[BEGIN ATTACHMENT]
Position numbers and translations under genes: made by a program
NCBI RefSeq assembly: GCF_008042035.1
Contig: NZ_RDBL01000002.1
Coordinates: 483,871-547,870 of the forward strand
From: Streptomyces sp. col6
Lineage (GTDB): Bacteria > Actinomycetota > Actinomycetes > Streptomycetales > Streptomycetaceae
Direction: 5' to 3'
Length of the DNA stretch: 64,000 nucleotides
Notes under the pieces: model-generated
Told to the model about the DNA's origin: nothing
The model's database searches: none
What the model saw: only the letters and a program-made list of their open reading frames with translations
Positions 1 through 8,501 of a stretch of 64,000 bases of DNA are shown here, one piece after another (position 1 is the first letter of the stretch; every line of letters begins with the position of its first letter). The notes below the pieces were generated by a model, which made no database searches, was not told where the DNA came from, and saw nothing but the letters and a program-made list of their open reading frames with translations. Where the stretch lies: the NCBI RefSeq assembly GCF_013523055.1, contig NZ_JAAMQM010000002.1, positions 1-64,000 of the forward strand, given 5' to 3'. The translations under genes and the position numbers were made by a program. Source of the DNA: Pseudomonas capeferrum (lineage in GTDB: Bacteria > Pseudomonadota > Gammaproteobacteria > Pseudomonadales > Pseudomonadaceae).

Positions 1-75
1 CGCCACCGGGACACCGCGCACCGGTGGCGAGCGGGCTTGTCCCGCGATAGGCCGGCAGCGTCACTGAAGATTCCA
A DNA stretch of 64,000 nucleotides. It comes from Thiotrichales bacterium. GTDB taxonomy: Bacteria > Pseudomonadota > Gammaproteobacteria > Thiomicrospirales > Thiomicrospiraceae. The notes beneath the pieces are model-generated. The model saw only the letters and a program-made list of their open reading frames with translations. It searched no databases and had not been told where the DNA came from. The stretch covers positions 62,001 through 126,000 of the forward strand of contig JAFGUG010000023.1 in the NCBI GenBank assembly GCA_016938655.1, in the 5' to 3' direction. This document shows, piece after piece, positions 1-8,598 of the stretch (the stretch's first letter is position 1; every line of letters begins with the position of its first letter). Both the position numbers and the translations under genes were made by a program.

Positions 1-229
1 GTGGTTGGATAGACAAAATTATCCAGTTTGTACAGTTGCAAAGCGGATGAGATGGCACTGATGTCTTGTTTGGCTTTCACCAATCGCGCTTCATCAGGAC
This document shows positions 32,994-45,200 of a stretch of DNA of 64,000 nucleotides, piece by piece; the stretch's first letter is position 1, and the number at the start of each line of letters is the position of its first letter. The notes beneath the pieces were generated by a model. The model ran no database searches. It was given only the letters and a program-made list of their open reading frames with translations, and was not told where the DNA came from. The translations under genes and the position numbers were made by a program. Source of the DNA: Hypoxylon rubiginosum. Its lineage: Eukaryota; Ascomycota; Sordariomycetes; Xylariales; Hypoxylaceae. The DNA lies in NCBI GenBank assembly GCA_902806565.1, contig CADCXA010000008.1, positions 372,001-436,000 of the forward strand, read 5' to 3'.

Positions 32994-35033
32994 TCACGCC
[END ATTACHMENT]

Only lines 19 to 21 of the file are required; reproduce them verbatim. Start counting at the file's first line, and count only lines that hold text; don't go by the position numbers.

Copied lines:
This document shows positions 32,994-45,200 of a stretch of DNA of 64,000 nucleotides, piece by piece; the stretch's first letter is position 1, and the number at the start of each line of letters is the position of its first letter. The notes beneath the pieces were generated by a model. The model ran no database searches. It was given only the letters and a program-made list of their open reading frames with translations, and was not told where the DNA came from. The translations under genes and the position numbers were made by a program. Source of the DNA: Hypoxylon rubiginosum. Its lineage: Eukaryota; Ascomycota; Sordariomycetes; Xylariales; Hypoxylaceae. The DNA lies in NCBI GenBank assembly GCA_902806565.1, contig CADCXA010000008.1, positions 372,001-436,000 of the forward strand, read 5' to 3'.

Positions 32994-35033
32994 TCACGCC